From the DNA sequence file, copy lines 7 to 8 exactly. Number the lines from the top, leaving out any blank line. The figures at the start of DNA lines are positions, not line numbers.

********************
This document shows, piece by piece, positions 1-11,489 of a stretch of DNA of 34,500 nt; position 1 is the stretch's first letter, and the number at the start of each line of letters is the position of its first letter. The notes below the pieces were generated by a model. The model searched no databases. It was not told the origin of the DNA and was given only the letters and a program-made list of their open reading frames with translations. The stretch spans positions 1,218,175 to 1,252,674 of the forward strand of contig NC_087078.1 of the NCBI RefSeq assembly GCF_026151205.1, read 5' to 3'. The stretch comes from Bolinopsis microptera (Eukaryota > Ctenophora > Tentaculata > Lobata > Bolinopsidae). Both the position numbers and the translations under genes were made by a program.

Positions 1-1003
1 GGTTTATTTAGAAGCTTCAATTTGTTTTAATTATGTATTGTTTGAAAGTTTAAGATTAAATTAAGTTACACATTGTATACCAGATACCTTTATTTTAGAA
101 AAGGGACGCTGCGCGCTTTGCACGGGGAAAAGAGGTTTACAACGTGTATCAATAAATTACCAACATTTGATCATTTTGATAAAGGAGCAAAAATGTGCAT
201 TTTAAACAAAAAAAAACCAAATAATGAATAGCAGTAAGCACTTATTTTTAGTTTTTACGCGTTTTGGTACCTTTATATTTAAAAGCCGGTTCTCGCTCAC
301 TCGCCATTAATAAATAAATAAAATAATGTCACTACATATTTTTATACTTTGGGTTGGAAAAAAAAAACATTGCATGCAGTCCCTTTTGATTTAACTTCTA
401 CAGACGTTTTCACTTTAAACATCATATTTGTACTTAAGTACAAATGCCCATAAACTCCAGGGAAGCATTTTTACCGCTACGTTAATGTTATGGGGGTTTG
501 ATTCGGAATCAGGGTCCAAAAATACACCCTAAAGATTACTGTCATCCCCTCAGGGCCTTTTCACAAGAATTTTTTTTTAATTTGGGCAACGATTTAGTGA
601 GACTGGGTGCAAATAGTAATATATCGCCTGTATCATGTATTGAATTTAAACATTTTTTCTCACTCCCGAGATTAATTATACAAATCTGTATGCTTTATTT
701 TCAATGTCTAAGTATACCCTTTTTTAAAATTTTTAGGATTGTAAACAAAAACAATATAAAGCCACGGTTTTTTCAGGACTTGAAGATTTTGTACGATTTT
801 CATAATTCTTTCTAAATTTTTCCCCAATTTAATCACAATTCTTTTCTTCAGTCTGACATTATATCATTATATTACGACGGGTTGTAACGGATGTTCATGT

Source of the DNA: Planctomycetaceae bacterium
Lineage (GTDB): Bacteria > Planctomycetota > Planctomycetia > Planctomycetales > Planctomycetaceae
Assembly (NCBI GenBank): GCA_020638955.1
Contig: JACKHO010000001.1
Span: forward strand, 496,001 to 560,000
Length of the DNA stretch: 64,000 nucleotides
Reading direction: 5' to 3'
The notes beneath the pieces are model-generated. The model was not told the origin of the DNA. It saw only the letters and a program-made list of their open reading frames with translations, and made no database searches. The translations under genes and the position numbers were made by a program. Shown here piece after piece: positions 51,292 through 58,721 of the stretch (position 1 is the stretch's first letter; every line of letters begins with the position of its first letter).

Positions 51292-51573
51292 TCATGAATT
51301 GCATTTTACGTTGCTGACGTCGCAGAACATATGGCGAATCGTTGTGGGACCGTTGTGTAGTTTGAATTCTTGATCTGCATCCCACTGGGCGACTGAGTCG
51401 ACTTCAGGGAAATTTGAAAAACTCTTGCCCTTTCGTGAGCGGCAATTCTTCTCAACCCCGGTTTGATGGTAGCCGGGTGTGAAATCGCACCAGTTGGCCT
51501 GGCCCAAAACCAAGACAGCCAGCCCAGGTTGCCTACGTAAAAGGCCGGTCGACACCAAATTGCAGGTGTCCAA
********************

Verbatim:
401 CAGACGTTTTCACTTTAAACATCATATTTGTACTTAAGTACAAATGCCCATAAACTCCAGGGAAGCATTTTTACCGCTACGTTAATGTTATGGGGGTTTG
501 ATTCGGAATCAGGGTCCAAAAATACACCCTAAAGATTACTGTCATCCCCTCAGGGCCTTTTCACAAGAATTTTTTTTTAATTTGGGCAACGATTTAGTGA